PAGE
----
The Book Thief Movie Review
Kidzworld reviews the inspiring, well-acted film “The Book Thief” based upon the popular novel. A young girl reinforces the belief that the power of words can transform even the most awful of times.
By: Lynn Barker
In the late 1930’s when Hitler’s Nazi’s were taking control of the German people, a young foster child is so obsessed with her newfound ability to read that she steals/borrows books from a rich neighbor. The stories help Liesel to mentally escape the horrors of war and she inspires others to keep fighting for personal freedom. That is a true hero!
A New Home
As the Nazis spread their hate throughout Germany, 11-year-old Liesel (Sophie Nelisse) and her younger brother are given up by their mother to a foster home when she can no longer care for them. On the long journey, the brother dies. As he is buried, a gravedigger drops a book. Liesel picks it up and steals it even though she can’t read.
Liesel in the rich neighbor's library
Friendly housepainter Hans Hubermann (Geoffrey Rush) and his seemingly mean wife Rosa (Emily Watson) have evidently only become foster parents for the money in tough times but Hans, seeing that Liesel can’t read, teaches her and they both start to read the book she stole “The Gravedigger’s Handbook”. Not the greatest first read for a tween!
Liesel reading on her steps
Liesel reading on her steps
Liesel likes her foster dad who calls her “Your Majesty” but, at school the kids call her dummy because she is still struggling to read. Cute next door neighbor boy Rudy (Nico Liersch) is friendly and also has a big crush on her. They become buddies. Papa Hans creates a dictionary for Liesel by writing words on the basement walls as she learns them. Liesel starts to feel that she is at home. Even Rosa warms up a bit. Her bad nature is just a mask.
Rudy tells Liesel he likes her
Max (Ben Schnetzer) a young Jewish man comes to the house for refuge. Since Hans owes the boy’s father for his life due to a wartime experience, the family hides Max in their basement, risking their lives if the Nazis find him. Max shares Liesel’s passion for books, however, so now she has someone new to talk to about this shared secret.
Writing a journal
The Burning and the Bombs
The Nazis start burning books in the town square. Liesel meets the local mayor’s wife IIsa when she delivers the clothes Rosa has washed to earn money. Ilsa lets her borrow books from her vast library. When Liesel no longer has an excuse to go to the house, she sneaks in the window and “borrows” them. Living under threats of Nazi terror, Liesel and Rudy survive various trials, including Hans being drafted into the war and the intention to send Rudy to a training camp for elite young Nazi soldiers.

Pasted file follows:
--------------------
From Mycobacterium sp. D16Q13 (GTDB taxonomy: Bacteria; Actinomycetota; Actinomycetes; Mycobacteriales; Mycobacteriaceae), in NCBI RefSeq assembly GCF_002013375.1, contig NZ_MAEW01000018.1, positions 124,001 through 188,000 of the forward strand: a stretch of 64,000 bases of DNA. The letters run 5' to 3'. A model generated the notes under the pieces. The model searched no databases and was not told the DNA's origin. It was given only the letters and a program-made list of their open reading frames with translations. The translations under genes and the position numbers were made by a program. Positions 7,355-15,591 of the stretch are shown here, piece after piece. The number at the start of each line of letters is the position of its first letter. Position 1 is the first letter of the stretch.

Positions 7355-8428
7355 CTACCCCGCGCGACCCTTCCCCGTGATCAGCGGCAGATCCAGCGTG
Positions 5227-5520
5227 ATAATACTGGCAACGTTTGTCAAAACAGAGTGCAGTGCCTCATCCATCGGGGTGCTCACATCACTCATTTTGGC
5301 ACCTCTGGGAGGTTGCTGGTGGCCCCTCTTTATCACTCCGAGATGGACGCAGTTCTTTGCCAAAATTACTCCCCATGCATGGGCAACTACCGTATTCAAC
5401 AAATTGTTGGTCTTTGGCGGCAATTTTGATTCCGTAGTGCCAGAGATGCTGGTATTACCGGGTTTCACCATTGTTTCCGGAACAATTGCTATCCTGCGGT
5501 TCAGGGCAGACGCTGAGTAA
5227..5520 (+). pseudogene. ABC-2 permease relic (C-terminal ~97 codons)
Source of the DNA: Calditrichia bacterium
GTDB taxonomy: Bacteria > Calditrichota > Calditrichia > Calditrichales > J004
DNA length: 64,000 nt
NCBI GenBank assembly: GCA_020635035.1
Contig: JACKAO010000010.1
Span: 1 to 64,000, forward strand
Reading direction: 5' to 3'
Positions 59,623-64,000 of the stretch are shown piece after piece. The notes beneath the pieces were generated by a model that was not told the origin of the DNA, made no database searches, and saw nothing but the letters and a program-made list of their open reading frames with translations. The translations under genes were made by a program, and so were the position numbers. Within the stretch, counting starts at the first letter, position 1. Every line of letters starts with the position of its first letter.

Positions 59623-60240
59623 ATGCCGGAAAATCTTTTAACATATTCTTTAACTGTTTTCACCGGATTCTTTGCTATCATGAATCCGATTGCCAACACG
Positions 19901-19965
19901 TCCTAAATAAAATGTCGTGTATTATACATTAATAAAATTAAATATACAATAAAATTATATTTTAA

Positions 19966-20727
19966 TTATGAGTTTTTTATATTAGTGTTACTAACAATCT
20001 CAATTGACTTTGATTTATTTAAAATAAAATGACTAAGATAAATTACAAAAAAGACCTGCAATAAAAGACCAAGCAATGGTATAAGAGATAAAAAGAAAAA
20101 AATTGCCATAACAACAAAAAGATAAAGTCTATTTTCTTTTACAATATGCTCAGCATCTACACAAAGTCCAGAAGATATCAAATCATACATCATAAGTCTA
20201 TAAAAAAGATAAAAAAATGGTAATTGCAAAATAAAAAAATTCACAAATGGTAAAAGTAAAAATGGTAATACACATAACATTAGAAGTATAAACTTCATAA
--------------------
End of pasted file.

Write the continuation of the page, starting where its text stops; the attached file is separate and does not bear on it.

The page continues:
Liesel hides a book from the Nazis
As Bombs fall all around, a now teen Liesel keeps the locals calm by telling her own stories in the village bomb shelter. She begins writing as well as reading and, despite tragedy, continues this her entire lifetime.
If the history books teach that all German people were evil Nazis during World War 2, The Book Thief shows you that the majority were not. Many, like Liesel and her foster family, were ordinary, poor struggling people who did the best they could to survive a horrible government.
Young people can especially be inspired by Liesel’s story. 13-year-old Sophie Nelisse plays her with honesty and optimism in the face of terror. All actors in the film do a great job. There are funny moments in the movie as well but be ready for some sadness.
Liesel with Max and Rosa in the shelter
We hope you have discovered the wonder of reading (maybe you started with the “Harry Potter” books?) and are still into fun and entertaining and even educational books whether you read on a Kindle/tablet or a book on paper. The Book Thief is a tribute to the courage of a young girl and the power of words and storytelling that can make tolerable the worst of evils.
Hiding in the basement
What came from the novel and is kind of weird is that the story is narrated here and there by the voice of Death who is “very busy” in time of war. Death was really fascinated and touched by Liesel’s strength and determination and followed her story. Okay, weird but it works.
The film is kind of long so not for the very young but older tweens up through teens, especially those who love books, will enjoy and be touched by the story. We go 4 stars.
The Book Thief Movie Rating:
The Book Thief Poster